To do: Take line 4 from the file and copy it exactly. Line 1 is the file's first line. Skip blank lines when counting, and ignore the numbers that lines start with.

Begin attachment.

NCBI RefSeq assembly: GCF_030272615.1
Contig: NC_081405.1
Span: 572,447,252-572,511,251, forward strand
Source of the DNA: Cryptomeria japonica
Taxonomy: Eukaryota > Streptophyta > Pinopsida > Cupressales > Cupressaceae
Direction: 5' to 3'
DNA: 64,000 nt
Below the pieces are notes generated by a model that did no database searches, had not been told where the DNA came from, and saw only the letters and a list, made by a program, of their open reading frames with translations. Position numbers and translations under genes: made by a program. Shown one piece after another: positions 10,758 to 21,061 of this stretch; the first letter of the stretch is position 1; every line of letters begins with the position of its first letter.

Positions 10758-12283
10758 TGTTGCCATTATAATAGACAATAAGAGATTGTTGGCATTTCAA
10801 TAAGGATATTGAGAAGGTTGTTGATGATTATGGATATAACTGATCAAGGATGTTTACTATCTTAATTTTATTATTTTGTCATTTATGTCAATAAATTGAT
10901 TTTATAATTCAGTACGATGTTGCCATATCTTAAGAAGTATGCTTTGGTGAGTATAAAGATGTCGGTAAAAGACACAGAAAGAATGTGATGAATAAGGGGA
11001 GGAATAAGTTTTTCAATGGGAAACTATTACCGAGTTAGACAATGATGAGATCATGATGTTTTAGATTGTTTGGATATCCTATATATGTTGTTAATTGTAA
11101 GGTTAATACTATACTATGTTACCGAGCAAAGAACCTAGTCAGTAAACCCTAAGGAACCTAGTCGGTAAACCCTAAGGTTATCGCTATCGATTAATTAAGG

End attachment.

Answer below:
Source of the DNA: Cryptomeria japonica